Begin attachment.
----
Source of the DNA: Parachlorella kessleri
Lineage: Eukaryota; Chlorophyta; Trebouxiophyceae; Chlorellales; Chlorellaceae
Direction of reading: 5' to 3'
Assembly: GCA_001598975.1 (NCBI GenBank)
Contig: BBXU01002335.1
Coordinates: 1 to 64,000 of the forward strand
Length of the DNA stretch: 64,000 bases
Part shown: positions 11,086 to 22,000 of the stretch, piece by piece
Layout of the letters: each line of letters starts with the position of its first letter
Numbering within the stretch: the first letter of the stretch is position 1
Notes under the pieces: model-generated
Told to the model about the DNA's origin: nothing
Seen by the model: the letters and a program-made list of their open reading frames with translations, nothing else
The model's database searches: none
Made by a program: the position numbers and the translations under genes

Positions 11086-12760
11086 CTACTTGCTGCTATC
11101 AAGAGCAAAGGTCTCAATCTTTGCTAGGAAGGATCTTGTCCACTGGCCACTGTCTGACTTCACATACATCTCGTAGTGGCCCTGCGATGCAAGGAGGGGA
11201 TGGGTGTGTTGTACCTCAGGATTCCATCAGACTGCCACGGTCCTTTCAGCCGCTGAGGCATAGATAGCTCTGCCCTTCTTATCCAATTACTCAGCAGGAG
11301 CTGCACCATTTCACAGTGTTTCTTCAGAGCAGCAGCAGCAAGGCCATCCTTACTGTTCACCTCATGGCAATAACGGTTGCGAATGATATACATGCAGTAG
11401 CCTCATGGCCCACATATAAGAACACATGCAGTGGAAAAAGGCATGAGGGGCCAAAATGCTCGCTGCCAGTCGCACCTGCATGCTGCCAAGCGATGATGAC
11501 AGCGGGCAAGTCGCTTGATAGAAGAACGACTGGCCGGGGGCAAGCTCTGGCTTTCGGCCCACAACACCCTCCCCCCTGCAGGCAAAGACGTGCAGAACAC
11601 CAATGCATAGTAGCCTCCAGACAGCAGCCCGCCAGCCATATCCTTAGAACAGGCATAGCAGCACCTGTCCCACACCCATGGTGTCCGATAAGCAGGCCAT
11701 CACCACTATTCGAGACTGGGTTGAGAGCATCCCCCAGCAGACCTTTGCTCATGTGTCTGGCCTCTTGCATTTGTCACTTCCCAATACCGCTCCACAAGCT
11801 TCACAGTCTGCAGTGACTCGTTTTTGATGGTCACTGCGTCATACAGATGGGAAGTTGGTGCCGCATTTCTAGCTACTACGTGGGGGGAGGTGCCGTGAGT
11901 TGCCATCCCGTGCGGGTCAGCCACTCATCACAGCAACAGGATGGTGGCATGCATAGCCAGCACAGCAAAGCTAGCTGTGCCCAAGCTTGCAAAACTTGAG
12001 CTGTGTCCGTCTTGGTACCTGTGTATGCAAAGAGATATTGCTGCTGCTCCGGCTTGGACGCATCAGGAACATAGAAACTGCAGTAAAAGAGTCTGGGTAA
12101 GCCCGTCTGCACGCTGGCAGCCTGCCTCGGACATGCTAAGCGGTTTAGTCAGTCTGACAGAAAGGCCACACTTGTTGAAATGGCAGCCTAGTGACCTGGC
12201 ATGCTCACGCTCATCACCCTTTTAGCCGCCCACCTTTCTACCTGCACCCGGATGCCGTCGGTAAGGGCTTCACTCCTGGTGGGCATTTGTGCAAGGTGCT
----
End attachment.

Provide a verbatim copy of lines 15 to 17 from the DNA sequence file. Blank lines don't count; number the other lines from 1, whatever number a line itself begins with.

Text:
Made by a program: the position numbers and the translations under genes

Positions 11086-12760
11086 CTACTTGCTGCTATC